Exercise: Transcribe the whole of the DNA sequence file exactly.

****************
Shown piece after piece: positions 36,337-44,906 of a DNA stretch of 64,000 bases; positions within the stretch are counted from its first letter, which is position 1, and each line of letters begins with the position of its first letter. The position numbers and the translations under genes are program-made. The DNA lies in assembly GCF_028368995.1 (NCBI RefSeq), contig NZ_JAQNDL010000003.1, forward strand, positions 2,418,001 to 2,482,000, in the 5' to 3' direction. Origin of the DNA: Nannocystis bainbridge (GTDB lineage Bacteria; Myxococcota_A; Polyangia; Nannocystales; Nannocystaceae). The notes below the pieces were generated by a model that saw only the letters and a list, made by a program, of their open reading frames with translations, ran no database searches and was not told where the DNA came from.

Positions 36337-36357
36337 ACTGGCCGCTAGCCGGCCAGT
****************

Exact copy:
Shown piece after piece: positions 36,337-44,906 of a DNA stretch of 64,000 bases; positions within the stretch are counted from its first letter, which is position 1, and each line of letters begins with the position of its first letter. The position numbers and the translations under genes are program-made. The DNA lies in assembly GCF_028368995.1 (NCBI RefSeq), contig NZ_JAQNDL010000003.1, forward strand, positions 2,418,001 to 2,482,000, in the 5' to 3' direction. Origin of the DNA: Nannocystis bainbridge (GTDB lineage Bacteria; Myxococcota_A; Polyangia; Nannocystales; Nannocystaceae). The notes below the pieces were generated by a model that saw only the letters and a list, made by a program, of their open reading frames with translations, ran no database searches and was not told where the DNA came from.

Positions 36337-36357
36337 ACTGGCCGCTAGCCGGCCAGT